ACDSee Pro 3 photo management software review

ACDSee Pro 3 photo management software review

We’ve been using various versions of ACDSee dating back to the year dot, and our loyalty has been rewarded by a fast, stable program which has done a grand job of indexing our hefty photo collection, now numbering tens of thousands of snaps.

For some time the program has been offered in two flavours – the pricier  ‘Pro’ version and the cheaper, consumer focused ACD See Photo Manager – with the flagship version certainly looking the part, resplendent in subdued greys and ‘pro’ black.

Interface

This sleek interface is made up of four, resizeable main areas. The large middle section shows folder thumbnails and selected full size images, while the left hand bar displays a navigation tree, with a larger thumbnail preview below. The right hand side is used to rank, search, caption and categorise your pictures.

It’s all fairly intuitive, although with so many options onboard, things can get a little confusing.

The built-in help system offers to lend a hand, but it’s pretty basic. There are a selection of files available on their website but we’d rather see these incorporated into the program itself – and preferably not delivered in PDF format.

ACDSee Pro 3 photo management software review

Viewing photos

Photo files can be organised and searched using folders, metadata, date, and a host of other parameters – including camera type, resolution, size  and caption – and there’s support for over 100 file types, with regular updates to support the latest RAW formats.

ACDSee is very fast at displaying even large collections of images, and a nice touch is a slider letting you quickly change the size of thumbnails – something that some rival programs can take an eternity to do.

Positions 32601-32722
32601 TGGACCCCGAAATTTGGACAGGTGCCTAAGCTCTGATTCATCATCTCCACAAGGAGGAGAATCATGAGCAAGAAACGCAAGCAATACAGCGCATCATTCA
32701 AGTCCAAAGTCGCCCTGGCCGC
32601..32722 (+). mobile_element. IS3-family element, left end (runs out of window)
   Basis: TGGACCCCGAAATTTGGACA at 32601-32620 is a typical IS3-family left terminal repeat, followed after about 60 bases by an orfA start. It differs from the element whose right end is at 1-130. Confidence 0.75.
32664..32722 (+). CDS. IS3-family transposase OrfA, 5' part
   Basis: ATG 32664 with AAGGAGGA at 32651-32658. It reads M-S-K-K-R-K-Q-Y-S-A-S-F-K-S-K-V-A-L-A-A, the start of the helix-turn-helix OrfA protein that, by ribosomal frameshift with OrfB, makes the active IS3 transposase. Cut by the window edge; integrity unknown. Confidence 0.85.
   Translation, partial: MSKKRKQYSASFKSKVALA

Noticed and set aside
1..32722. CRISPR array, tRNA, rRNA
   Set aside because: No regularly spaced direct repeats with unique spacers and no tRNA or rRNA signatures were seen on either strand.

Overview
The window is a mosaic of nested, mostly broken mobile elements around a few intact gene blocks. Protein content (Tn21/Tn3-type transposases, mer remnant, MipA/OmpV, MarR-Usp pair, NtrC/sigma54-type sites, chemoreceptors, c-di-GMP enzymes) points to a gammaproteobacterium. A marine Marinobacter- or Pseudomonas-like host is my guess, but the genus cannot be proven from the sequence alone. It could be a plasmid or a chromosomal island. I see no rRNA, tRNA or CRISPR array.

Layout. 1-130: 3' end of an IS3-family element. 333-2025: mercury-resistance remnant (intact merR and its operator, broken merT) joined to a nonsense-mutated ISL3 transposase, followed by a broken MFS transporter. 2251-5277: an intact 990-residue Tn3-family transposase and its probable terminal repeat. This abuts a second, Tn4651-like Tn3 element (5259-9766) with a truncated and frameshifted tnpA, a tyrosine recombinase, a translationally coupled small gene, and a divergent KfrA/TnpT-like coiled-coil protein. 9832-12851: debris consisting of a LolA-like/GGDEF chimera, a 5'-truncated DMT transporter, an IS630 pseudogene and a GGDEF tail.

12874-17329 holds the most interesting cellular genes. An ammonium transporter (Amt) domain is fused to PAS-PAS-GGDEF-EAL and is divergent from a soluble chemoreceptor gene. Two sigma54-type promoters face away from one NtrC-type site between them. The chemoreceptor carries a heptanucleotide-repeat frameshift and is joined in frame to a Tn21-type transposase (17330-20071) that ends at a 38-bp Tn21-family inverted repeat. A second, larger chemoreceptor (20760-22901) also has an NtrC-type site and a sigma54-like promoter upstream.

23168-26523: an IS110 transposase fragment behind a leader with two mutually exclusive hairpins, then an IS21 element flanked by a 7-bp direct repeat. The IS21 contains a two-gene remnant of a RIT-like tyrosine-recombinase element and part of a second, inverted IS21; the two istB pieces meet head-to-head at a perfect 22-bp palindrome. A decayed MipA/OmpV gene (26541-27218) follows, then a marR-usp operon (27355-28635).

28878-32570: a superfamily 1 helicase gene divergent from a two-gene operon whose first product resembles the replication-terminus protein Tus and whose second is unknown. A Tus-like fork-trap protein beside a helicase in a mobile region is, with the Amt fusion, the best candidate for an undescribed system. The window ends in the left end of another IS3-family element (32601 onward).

Another great feature is the ability to browse the contents of folders without having to go through the palaver of importing all the photos first – this can be a great help if you’re trying to find rogue images scattered over your hard drive or just want to quickly scan images on a memory stick.

Selected images can be viewed by click advance or auto advance features, and there’s also a new filmstrip window onboard, as well as the nifty Image Basket, which lets you quickly create a collection of files from multiple folders by dragging images in.

Imaging processing

It’s never going to rival Photoshop but ACDSee Pro 3 provides a fairly comprehensive range of  nondestructive image editing tools to dynamically adjust images of any format, from RAW files to TIFFs and JPEG.

It’s not the easiest of interfaces to get your  head around – some one-click auto options would be nice – but being able to see adjustments in real time will help busy photographers knock out quick edits and the range of tools offered should be enough for almost all everyday tasks.

There’s also some really powerful automated tools built in to ACDSee Pro, including a host of  batch processing options (including batch resize, rename, develop, alter exposure etc), along with a host of options for creating slideshows.

ACDSee Pro 3 photo management software review

No face recognition

One feature we were disappointed to see absent was face recognition – something that even the free Picasa program from Google offers. We asked ACDSee about why they’d left it off, and this was their response:

The facial recognition feature is typically found today in applications that serve the snapshot and memory keeper audience, rather than the advanced amateur and pro photographer audience.
While this is a useful feature, and one that we are considering for future development, it is not as important to our users as it is to users of an application like Picasa. Advanced amateur and pro photographers typically look for features that allow them to further customize, control and accelerate their workflow rather than these types of ‘automagic’ features. Advanced amateur and professional photographers also tend to have a lower proportion than snapshot or memory keeper photographers of the types of photos for which facial recognition technology works best: face-forward photos of people.

We strongly disagree. Busy pros appreciate all the help they can get in organising and labelling large catalogues of images,  and an efficient facial recognition system could save them precious time.